The waiters are happy. Here at last they have met with a pair worthy of their steel! No. 1 is jubilant; No. 2 tries to look like it.
"Enough, enough; soup, waiter, do you hear? Bring the soup, or I'll wipe the floor with you."
"Clear or thick?"
"Clear, and be quick about it," comes the stinging reply.
There is a lull and a hush, a dead silence creeps over an overstrung audience. Whatever is going to happen now?
Whoop-brr-bang! Enter the soup! It flies from one side of the room to the other, from one pair of hands into another pair of hands. Flop! Has he missed it? No, he smiles and bows and scrapes and "Clear or thick, madam?" in a whisper, follows what promised to be an exciting episode. It is an anticlimax such as we meet with every day.
The lid is removed and a cloud of steam rises to the ceiling. It is soup, real soup, and spectators gaze aghast. After all, "the proof of the soup is in the steaming."
Whoop-brr-bang! Out goes the soup! Back it flies the way it came, over the heads of the guests on to the very tip of the soup ladle, where it whirrs and twists fast enough to be turned into ice cream, if only the motion lasted long enough.
The dinner proper is nearly over by this time, and the bill is duly presented. With a flourish and much twisting of the silver dish in his right hand Garcon No. 2 approaches timidly. He nearly drops the dish on the gentleman's head, recovers himself in time, smiles, and gets a splendid tip for the quiet way in which he and his friend have performed their duties.
Proverbially suspicious Garcon No. 1 approaches from behind and is on the point of seizing what seems to him a fair share of the profits, when, with a dexterous jerk, up go the coins to disappear in a glittering shower into the waistcoat pocket of Garcon No. 2.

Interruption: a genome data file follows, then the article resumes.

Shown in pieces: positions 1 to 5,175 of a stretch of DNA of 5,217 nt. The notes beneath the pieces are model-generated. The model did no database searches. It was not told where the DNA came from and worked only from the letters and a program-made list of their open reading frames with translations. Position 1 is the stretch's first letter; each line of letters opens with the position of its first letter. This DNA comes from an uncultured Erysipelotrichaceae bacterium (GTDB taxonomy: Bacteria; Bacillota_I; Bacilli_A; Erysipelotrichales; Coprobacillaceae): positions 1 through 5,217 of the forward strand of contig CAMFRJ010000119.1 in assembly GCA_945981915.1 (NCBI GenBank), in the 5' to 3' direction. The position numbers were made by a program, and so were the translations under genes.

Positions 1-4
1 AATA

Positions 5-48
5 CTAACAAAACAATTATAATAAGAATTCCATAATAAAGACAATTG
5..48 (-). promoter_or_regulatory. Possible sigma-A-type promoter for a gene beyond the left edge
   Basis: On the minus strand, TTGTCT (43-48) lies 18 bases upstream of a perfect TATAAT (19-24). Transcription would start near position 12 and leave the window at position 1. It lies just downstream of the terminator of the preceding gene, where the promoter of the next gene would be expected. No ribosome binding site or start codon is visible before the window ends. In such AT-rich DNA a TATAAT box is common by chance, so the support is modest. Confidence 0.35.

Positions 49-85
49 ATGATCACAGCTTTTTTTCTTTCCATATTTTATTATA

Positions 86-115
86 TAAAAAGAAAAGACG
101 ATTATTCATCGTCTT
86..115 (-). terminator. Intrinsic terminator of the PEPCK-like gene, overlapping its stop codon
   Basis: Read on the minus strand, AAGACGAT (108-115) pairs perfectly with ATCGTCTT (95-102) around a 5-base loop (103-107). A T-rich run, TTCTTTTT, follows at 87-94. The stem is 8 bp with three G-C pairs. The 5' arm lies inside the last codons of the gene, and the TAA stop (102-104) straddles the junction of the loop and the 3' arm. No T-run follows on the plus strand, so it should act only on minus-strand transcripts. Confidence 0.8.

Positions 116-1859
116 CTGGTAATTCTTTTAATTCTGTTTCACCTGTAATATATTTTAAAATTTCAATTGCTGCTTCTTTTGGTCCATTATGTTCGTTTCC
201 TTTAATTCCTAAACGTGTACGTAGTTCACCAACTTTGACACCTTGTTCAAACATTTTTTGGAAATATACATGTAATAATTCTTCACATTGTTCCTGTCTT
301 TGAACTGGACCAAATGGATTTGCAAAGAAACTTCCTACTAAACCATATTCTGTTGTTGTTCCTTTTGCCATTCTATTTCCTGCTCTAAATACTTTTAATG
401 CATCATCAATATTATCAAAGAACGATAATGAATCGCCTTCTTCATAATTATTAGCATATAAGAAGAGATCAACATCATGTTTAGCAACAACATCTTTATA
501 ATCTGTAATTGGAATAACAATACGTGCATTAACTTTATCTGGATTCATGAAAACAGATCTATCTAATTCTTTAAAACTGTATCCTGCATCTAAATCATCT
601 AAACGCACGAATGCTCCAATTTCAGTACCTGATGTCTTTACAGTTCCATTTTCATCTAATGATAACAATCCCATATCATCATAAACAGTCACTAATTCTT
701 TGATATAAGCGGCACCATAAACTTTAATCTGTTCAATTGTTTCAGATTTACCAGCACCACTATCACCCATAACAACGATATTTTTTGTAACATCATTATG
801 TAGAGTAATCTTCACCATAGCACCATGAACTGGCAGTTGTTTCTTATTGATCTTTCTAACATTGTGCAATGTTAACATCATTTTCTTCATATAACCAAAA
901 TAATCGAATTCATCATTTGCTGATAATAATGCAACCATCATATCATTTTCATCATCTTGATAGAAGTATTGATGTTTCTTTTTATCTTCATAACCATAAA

Next their bottles go tick-tack, bang-bang, tick-tack, bang-bang on the edge of the dining table to the tune of a popular waltz. Not content with juggling all the available bottles, they unite in thorough good fellowship, and we see them enjoying themselves with oranges, of all things! Twenty oranges are on the move in rhythmical progression, and a very pretty sight it is, too.
These are quickly put by, though, and now comes one of the most extraordinary features of the evening. True to their profession our waiters, assisted by their guests, quickly proceed in clearing the remains of the feast, and here Garcon No. 1 comes in with a vengeance. His late guests and Garcon No. 2 have before them two piles of plates, numbering something like 100 altogether. These have evidently to be transferred from one table to another. Whirr-whizz-whirr-whizz follow each other for quite 30 seconds, while the plates fly from one table to another with amazing swiftness.
Garcon No. 1 catches them in their flight and places them on the table before him, without missing so much as a solitary one.
It is awful to contemplate what might happen should the unfortunate man miss a couple, or even one, of the delicate missiles as they come in quick succession.
The bottles are gone, the fruit is gone, the plates are gone. There are only the tables, and chairs and lamps and flowers left. Hurrah! Up goes a chair, then a table, then a lamp, and a bouquet. Then more chairs and more tables and more lamps and more bouquets. They fly all over the room. The air is thick with them. Yet not one is missed. They all come back to their owners in due course. The Ramblers are clever - very clever, in fact, and they are genuinely funny and amusing.